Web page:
Ambient Air Monitoring in Connecticut

A photo of the CT DEEP Air Monitoring Station in Danbury, CT. DEEP monitors air quality to protect public health and the environment.  Air quality monitoring is crucial to determine compliance with the National Ambient Air Quality Standards (NAAQS) and to evaluate the effectiveness of air pollution control and abatement strategies. The criteria pollutants measured in Connecticut's ambient air monitoring network are ozone (O3), particulate matter (PM2.5), nitrogen dioxide (NO2), sulfur dioxide (SO2), and carbon monoxide (CO).

DEEP maintains 14 air monitoring stations throughout Connecticut to measure the criteria air pollutants and additional pollutants of concern. These stations represent the majority of Connecticut's population and serve to characterize the ambient air quality across different scales of Connecticut. The details of the air monitoring network are described with the Air Monitoring Network Plan, which is updated yearly. A full assessment of the Air Monitoring Network is conducted every five years.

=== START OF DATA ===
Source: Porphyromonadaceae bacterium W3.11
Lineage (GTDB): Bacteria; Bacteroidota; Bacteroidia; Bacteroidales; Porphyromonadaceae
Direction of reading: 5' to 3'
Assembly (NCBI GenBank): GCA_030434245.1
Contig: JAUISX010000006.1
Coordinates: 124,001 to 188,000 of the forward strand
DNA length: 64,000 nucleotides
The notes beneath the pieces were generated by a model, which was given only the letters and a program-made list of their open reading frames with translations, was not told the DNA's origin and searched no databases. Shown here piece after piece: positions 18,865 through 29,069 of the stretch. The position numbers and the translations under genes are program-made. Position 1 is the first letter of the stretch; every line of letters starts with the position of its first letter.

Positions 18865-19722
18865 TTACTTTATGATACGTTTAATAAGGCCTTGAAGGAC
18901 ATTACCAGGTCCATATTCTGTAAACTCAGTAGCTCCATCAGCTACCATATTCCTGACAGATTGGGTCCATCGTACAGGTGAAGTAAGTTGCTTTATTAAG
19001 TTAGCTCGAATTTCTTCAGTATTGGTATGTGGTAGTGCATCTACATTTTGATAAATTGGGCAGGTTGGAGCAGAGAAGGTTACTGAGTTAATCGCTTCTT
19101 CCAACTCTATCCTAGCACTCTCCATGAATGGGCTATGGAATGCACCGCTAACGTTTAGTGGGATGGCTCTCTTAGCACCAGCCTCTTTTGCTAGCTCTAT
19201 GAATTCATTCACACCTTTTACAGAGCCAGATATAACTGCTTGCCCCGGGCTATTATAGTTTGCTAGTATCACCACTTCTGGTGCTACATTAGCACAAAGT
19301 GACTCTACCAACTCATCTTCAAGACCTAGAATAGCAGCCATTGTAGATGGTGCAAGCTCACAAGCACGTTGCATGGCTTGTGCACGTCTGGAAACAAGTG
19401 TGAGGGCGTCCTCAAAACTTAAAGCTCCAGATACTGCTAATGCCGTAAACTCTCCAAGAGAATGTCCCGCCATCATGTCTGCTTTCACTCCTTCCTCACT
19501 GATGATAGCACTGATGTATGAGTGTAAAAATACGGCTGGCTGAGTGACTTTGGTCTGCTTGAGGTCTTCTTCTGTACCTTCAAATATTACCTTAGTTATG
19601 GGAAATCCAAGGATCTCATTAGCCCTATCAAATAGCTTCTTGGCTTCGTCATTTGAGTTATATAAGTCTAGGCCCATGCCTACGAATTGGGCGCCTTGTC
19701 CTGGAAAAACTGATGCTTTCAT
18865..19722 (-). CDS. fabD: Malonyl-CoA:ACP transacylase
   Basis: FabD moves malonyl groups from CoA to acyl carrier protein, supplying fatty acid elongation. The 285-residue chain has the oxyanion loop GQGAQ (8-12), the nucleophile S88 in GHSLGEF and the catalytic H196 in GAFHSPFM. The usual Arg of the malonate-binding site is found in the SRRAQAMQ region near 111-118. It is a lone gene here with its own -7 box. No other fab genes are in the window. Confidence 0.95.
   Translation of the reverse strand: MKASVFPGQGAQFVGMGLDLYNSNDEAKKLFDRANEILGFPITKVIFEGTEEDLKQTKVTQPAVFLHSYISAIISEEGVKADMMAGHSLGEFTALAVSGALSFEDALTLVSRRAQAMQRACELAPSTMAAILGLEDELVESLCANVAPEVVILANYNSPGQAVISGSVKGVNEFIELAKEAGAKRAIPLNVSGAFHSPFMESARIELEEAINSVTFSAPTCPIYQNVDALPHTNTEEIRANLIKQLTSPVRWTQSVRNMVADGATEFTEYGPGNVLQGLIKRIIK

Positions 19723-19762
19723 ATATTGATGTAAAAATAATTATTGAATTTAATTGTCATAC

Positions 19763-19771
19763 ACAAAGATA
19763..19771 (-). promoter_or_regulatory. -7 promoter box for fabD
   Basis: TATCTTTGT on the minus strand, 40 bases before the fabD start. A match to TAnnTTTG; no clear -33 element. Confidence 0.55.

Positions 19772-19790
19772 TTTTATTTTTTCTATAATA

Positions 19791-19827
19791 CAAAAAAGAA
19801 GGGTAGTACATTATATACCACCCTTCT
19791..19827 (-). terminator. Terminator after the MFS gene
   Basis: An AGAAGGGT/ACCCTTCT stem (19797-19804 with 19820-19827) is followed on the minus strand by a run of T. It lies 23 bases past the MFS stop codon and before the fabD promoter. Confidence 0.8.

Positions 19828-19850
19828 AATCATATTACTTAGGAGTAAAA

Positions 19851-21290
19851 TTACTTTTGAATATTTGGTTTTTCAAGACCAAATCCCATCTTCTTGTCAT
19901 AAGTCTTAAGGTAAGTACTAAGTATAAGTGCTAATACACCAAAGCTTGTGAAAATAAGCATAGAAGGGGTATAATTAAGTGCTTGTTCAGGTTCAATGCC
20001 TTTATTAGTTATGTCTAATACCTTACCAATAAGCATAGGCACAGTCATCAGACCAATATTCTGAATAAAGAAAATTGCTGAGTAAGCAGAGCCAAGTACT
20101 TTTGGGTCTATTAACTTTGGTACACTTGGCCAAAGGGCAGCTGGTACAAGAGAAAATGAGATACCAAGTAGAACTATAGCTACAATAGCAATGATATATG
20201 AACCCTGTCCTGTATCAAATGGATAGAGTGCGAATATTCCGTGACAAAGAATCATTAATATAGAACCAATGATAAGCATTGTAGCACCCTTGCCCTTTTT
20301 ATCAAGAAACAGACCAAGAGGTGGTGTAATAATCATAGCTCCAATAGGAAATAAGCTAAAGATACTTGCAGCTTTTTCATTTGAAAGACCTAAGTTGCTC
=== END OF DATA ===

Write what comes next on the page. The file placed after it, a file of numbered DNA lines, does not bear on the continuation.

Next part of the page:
Additionally, DEEP makes daily forecasts to help the public plan their day. These forecasts predict the ozone and particulate levels for cities and towns around the state. Ozone forecasts are limited to the summer season between May 1st to September 30th because ozone formation is linked to hot, sunny summer weather. Links to historical ozone data and health effects can be found on our Air Quality and Health web page.

2023 Air Monitoring Network Plan

2020 Air Monitoring Network Assessment

Air Monitoring Network and Community Based Monitoring Fact Sheet 

The below map shows the location of the 14 stations maintained by DEEP. The CASTNet station in Pomfret is maintained by the US Environmental Protection Agency (EPA).

A map showing the locations of the 15 air monitoring stations in Connecticut. 


 Content last updated July 27, 2023